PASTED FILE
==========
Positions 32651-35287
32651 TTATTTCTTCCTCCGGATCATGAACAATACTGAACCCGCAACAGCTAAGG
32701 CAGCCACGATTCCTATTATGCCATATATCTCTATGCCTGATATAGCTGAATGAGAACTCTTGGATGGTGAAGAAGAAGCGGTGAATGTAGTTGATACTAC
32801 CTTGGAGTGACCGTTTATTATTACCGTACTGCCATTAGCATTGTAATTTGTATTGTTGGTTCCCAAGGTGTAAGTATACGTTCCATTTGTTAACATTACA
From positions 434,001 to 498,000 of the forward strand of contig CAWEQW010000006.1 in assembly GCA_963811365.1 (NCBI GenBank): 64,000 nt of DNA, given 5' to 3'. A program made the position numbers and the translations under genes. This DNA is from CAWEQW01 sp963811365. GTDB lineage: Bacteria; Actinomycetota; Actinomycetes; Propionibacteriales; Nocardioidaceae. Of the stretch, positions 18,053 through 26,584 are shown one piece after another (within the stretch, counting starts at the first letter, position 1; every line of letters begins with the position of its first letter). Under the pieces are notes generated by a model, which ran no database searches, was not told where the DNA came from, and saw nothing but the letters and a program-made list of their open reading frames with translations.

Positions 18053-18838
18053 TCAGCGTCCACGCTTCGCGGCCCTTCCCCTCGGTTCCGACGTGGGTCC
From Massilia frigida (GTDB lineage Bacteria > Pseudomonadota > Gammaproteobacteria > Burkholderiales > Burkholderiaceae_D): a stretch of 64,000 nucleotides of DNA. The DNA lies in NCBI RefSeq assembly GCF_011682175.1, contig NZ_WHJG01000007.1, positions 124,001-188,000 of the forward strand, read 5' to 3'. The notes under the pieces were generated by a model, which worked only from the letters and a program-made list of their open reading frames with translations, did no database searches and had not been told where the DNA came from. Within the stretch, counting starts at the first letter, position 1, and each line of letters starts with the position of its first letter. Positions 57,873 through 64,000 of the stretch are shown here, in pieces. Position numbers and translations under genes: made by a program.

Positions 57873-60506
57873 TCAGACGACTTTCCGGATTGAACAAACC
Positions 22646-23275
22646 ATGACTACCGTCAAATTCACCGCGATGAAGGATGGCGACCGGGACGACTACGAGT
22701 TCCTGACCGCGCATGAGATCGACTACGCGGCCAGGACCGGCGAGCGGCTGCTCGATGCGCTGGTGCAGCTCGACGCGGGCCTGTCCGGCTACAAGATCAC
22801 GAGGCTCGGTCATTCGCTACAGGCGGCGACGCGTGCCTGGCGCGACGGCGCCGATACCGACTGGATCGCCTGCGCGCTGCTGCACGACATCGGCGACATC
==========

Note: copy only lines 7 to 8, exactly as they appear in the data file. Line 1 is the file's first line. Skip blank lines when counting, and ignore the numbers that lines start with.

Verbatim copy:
18053 TCAGCGTCCACGCTTCGCGGCCCTTCCCCTCGGTTCCGACGTGGGTCC
From Massilia frigida (GTDB lineage Bacteria > Pseudomonadota > Gammaproteobacteria > Burkholderiales > Burkholderiaceae_D): a stretch of 64,000 nucleotides of DNA. The DNA lies in NCBI RefSeq assembly GCF_011682175.1, contig NZ_WHJG01000007.1, positions 124,001-188,000 of the forward strand, read 5' to 3'. The notes under the pieces were generated by a model, which worked only from the letters and a program-made list of their open reading frames with translations, did no database searches and had not been told where the DNA came from. Within the stretch, counting starts at the first letter, position 1, and each line of letters starts with the position of its first letter. Positions 57,873 through 64,000 of the stretch are shown here, in pieces. Position numbers and translations under genes: made by a program.